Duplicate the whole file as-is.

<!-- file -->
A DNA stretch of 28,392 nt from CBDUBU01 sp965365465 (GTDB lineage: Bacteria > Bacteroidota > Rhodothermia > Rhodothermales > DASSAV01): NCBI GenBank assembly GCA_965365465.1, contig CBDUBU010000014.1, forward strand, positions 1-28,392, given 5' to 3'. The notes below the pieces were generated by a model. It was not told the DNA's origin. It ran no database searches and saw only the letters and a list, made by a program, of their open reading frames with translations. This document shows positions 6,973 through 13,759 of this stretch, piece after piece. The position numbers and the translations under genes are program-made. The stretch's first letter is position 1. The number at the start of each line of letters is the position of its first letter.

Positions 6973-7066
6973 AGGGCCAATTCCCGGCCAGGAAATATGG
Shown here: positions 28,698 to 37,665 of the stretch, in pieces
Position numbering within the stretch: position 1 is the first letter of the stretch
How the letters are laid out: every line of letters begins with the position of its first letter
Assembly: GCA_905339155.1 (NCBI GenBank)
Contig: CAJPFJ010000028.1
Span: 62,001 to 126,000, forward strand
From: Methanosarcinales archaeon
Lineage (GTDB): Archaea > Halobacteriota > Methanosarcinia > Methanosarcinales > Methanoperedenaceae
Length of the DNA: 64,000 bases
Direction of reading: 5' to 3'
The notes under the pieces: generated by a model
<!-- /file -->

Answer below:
A DNA stretch of 28,392 nt from CBDUBU01 sp965365465 (GTDB lineage: Bacteria > Bacteroidota > Rhodothermia > Rhodothermales > DASSAV01): NCBI GenBank assembly GCA_965365465.1, contig CBDUBU010000014.1, forward strand, positions 1-28,392, given 5' to 3'. The notes below the pieces were generated by a model. It was not told the DNA's origin. It ran no database searches and saw only the letters and a list, made by a program, of their open reading frames with translations. This document shows positions 6,973 through 13,759 of this stretch, piece after piece. The position numbers and the translations under genes are program-made. The stretch's first letter is position 1. The number at the start of each line of letters is the position of its first letter.

Positions 6973-7066
6973 AGGGCCAATTCCCGGCCAGGAAATATGG
Shown here: positions 28,698 to 37,665 of the stretch, in pieces
Position numbering within the stretch: position 1 is the first letter of the stretch
How the letters are laid out: every line of letters begins with the position of its first letter
Assembly: GCA_905339155.1 (NCBI GenBank)
Contig: CAJPFJ010000028.1
Span: 62,001 to 126,000, forward strand
From: Methanosarcinales archaeon
Lineage (GTDB): Archaea > Halobacteriota > Methanosarcinia > Methanosarcinales > Methanoperedenaceae
Length of the DNA: 64,000 bases
Direction of reading: 5' to 3'
The notes under the pieces: generated by a model